Tiger, Tiger, Burning Bright
I recently attended the Masters tournament in Augusta, Georgia, to see how golfing aficionados would greet Tiger Woods’s new look: repentance. I packed sun screen, self-righteousness, and a bulky copy of Left Behind: A Novel of the Earth’s Last Days by Tim LaHaye and Jerry B. Jenkins. The gold standard of fictional millennialism, my selection seemed apposite, an end-times tale to match a career and marital apocalypse.
But this was more than juxtaposition. Pre-scandal, Tiger Woods’ unique status in golf meant he was often viewed with religious awe. His father Earl described Tiger in messianic terms even before his son had remade a middle-aged, white game in his own image of youth and mixed ethnicity. “He is the Chosen One,” said Earl Woods. “He’ll have the power to impact nations. Not people. Nations. The world is just getting a taste of his power.” GQ magazine called him “sports’ next messiah.” Half-satirically, conservative pundit and occasional talk radio host John Ziegler started The First Church of Tiger Woods in 1997: www.tigerwoodsisgod.com. With recent events, the site has become The Former First Church of Tiger Woods, and—Ziegler says—will not be renewed when the domain name expires. This news was reported as “Church of Tiger Woods burns to ground.”
As Tiger plunged from grace, interpretations of his behavior grew more Evangelical: the sinfulness of the flesh, pride, the numerous calls for an authentic public confession of wrongdoing. In January, Fox News anchor Brit Hume advised him to eschew the Buddhism of his youth, turn to Christ, and be born again. Meanwhile, the world number one’s business model was dead. Two Californian academics estimated that Tiger’s proclivities had erased around $12 billion from the value of the companies he had once represented. Sponsors were jumping like fleas. It is both cliché and perfectly accurate to say Tiger’s personal world had ended, but an earthly empire was also collapsing, which is another definition of apocalypse.
Chiliastic visions have always incited the popular imagination; lately they have invaded the news cycle. Groups called “preppers” are amassing food and guns in preparation for what they say is certain and imminent anarchy. In February federal authorities raided the Hutaree, a militia cell which, insistent that these are the Last Days, was allegedly conspiring to kill law enforcement officials. The Dow plunges a thousand points in an hour; rioters battle cops in Greece, and Bangkok. A majority of Americans believe in the Rapture as fervently as they believe the sun will rise tomorrow. Though the Left Behind series has sold more than 65 million copies, it’s done so without quite entering the mainstream. Read the book in the lobby of the Augusta Quality Inn and you’ll be complimented; do so on New York City’s 6 train, and your reward will be scowls. But if 65 million readers and ESPN’s record viewer numbers for the U.S. Masters are right, what does that suggest?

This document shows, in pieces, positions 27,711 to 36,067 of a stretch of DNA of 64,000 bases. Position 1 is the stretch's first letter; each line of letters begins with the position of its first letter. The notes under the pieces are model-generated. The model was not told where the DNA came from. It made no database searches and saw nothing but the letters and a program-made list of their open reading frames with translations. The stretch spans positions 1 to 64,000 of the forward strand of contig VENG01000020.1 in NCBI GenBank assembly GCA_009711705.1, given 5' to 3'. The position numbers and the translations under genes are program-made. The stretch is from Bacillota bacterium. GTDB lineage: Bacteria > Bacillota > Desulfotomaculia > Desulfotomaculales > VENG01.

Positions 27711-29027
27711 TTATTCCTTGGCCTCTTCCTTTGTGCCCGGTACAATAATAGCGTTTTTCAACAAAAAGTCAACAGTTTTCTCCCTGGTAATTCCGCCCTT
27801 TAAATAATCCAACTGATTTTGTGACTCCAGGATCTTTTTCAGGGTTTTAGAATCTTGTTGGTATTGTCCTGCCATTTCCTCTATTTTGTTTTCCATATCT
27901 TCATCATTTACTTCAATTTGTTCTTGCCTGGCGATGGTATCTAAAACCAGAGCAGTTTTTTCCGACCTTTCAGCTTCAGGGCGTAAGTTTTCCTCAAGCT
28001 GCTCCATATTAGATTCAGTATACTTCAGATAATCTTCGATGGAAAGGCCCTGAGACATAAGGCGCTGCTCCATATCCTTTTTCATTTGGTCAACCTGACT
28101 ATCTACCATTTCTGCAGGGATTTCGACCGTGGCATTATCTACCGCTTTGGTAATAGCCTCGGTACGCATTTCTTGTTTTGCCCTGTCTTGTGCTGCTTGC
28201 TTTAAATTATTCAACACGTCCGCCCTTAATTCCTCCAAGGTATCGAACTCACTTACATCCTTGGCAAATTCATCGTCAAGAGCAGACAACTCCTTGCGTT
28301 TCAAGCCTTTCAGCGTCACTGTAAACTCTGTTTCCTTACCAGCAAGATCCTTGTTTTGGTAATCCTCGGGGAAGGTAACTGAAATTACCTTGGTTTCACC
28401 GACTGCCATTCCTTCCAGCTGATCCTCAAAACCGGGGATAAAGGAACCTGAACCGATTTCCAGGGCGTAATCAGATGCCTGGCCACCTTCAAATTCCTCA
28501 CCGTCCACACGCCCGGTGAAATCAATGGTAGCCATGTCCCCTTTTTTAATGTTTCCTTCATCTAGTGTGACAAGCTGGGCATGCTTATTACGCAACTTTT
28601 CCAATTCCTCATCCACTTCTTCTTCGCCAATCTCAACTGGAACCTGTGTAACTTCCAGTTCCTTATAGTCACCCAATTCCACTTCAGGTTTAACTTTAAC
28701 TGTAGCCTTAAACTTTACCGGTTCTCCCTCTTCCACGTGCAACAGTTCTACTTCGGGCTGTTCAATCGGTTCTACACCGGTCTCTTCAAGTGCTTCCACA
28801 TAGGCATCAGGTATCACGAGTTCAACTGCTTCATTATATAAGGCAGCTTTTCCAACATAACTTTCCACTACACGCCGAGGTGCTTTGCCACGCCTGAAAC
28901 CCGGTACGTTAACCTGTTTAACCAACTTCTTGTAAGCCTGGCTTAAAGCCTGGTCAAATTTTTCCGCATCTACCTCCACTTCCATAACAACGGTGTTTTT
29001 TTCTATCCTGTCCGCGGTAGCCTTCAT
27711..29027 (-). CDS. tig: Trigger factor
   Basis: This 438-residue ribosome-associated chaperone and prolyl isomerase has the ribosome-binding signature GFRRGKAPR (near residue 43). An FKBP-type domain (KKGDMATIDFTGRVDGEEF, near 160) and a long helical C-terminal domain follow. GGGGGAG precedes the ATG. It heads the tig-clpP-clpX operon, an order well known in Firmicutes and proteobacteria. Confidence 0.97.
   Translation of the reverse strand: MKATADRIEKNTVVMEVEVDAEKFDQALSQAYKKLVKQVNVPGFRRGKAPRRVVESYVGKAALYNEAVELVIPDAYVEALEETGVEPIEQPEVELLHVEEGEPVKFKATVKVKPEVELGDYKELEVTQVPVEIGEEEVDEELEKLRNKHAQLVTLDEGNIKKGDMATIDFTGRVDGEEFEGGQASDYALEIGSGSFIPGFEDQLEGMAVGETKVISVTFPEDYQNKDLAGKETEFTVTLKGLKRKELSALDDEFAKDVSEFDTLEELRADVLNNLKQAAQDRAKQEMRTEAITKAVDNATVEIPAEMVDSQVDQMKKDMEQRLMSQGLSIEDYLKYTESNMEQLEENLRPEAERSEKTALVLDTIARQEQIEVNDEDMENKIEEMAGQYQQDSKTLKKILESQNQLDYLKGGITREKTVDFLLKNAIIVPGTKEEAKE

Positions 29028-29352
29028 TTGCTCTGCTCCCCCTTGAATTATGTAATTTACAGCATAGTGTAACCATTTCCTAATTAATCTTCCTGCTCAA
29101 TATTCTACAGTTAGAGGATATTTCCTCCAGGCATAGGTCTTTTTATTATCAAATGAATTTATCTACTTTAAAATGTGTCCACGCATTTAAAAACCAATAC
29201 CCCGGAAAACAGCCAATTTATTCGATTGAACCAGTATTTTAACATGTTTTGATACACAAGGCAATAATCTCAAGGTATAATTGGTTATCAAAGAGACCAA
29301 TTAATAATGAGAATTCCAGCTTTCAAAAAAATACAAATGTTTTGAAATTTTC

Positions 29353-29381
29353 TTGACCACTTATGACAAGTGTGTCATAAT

LaHaye and Jenkins don’t just want eyeballs, they want souls. Far from being a novel about losing the known world, Left Behind describes finding certainty at a spiritual crossroads. Two days before the Masters began, Tiger told a press conference, “I was winning before, but I was lying to myself. I was living a lie.” Left Behind’s protagonist, the airline pilot Rayford Steele, reaches a similar conclusion after learning his wife and son have been raised to glory. He sets aside his vanity and finds God. Later, he prepares to battle the Antichrist (who, somewhat anti-climactically, is not called Barack Obama).
For such an explicitly religious book Left Behind is scant in its depictions of sacred experiences as understood by most Christians. There’s little church-going, only a bit of praying, and no hymn-singing at all—though to be fair, plenty of soul-searching takes place. The internal struggle it portrays is more suggestive of Tiger’s path to the Pine Grove Behavioral Health and Addiction Services facility, where he reportedly underwent sex addiction rehab. In the face of certain self-evident facts, a rational decision is arrived at; life changes.